Calls for homelessness prevention plans for early release prisoners
Any plans to stop prisoners from falling into homelessness after early release must be made public, according to Scottish Labour.
In order to ease the pressures on Scotland’s overcrowded prisons during the COVID-19 pandemic, up to 450 inmates who are on short term sentences or coming to the end of their detention may be let out early.
So far, 40 inmates have been released before the end of their sentences to free up beds and stop the spread of coronavirus in Scotland’s prisons.
Scottish Labour said it is not clear what steps are being taken by the Scottish Government to make sure prisoners will have the stability and security to get their lives back on track.
It is essential that a proper transition plan is in place for each prisoner released to ensure they have secure accommodation and proper back up from support services, the party added.
According to research published by Shelter Scotland on early prison release and homelessness, people leaving prison are at high risk of homelessness for a number of reasons. They may have been homeless before entering prison or may have lost their housing as a result of being handed their sentence.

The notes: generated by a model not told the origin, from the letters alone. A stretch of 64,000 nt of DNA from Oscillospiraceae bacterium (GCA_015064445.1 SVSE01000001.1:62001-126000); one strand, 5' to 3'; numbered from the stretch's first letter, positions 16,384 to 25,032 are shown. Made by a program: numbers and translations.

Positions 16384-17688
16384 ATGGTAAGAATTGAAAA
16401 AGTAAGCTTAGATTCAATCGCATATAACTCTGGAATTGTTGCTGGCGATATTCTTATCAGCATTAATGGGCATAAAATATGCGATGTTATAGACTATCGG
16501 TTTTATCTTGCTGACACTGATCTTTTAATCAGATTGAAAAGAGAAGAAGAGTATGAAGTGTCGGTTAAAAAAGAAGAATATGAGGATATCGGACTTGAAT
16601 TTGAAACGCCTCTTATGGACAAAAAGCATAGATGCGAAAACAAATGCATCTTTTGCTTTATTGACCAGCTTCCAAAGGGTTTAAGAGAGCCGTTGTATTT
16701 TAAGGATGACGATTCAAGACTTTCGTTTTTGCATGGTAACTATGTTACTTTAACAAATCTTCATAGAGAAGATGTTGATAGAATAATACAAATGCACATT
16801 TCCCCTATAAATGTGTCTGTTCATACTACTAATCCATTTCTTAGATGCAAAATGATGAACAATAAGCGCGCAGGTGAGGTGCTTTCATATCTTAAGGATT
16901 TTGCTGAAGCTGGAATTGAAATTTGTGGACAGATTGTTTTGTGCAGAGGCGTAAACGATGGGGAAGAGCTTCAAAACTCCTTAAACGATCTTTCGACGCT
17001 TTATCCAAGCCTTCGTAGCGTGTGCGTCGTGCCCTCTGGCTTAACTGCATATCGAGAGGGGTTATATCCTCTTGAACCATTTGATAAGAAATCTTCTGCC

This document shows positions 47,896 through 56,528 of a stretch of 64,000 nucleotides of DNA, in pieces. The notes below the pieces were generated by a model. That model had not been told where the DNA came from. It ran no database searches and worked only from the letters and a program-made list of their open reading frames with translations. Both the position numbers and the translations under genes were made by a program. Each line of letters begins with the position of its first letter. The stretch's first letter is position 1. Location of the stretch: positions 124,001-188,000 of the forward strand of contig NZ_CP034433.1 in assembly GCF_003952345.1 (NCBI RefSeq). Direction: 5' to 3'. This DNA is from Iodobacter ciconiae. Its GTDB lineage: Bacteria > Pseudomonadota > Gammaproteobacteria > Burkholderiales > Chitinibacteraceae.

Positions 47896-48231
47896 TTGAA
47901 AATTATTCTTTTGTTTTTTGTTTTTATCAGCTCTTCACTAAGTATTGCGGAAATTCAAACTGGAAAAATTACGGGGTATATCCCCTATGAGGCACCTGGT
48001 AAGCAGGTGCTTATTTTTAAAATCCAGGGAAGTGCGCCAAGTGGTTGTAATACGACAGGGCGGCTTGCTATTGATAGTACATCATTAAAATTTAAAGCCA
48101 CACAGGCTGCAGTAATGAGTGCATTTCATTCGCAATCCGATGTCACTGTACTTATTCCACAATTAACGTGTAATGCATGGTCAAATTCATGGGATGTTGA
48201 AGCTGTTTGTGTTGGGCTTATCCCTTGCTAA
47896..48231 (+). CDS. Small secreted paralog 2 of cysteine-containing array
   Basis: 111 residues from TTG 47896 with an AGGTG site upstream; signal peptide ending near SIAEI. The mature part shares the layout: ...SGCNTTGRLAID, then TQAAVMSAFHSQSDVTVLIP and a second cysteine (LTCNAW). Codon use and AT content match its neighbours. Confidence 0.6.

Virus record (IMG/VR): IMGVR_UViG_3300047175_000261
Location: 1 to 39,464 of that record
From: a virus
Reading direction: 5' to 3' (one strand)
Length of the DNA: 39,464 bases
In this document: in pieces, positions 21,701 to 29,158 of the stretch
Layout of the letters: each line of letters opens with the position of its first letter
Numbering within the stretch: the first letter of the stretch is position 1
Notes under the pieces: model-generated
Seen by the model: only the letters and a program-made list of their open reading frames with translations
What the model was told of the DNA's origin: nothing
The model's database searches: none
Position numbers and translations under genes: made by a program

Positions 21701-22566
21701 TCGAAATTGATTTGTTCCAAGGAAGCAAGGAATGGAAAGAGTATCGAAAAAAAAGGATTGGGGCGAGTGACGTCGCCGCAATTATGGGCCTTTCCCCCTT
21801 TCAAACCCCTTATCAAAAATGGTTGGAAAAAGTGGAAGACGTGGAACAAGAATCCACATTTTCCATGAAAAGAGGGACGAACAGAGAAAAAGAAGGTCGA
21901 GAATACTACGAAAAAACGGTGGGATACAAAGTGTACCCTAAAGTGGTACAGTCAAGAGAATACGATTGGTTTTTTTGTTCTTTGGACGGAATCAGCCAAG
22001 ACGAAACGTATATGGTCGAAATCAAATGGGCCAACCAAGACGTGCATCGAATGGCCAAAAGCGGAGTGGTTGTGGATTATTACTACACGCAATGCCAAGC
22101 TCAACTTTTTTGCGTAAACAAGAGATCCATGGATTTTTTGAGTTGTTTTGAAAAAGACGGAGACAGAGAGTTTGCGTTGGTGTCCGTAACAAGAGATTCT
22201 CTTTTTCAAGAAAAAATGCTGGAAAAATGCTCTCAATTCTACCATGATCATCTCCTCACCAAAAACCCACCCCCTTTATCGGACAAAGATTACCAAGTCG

Some may have been dependent on drugs or alcohol, or may not have a support network of family and friends to support them upon their release.
Scottish Labour’s justice spokesperson, James Kelly, said: “Releasing short term prisoners to help with overcrowding during the COVID-19 crisis is the sensible thing to do – but only if the proper steps are taken to help them return to normal life.
“Access to housing through private landlords may be difficult, and sometimes it can take up to nine weeks for them to receive Universal Credit if they don’t immediately find work.
“The Scottish Government must make sure no prisoners are released into homelessness, as it is well known that the right home can help prevent reoffending.
“A comprehensive transition plan is needed for each individual prisoner. This must include a guarantee of secure accommodation and proper back up from support services. Adequate funding needs to be allocated to local councils who are crucial in ensuring prisoners are able to re-settle in local communities.”
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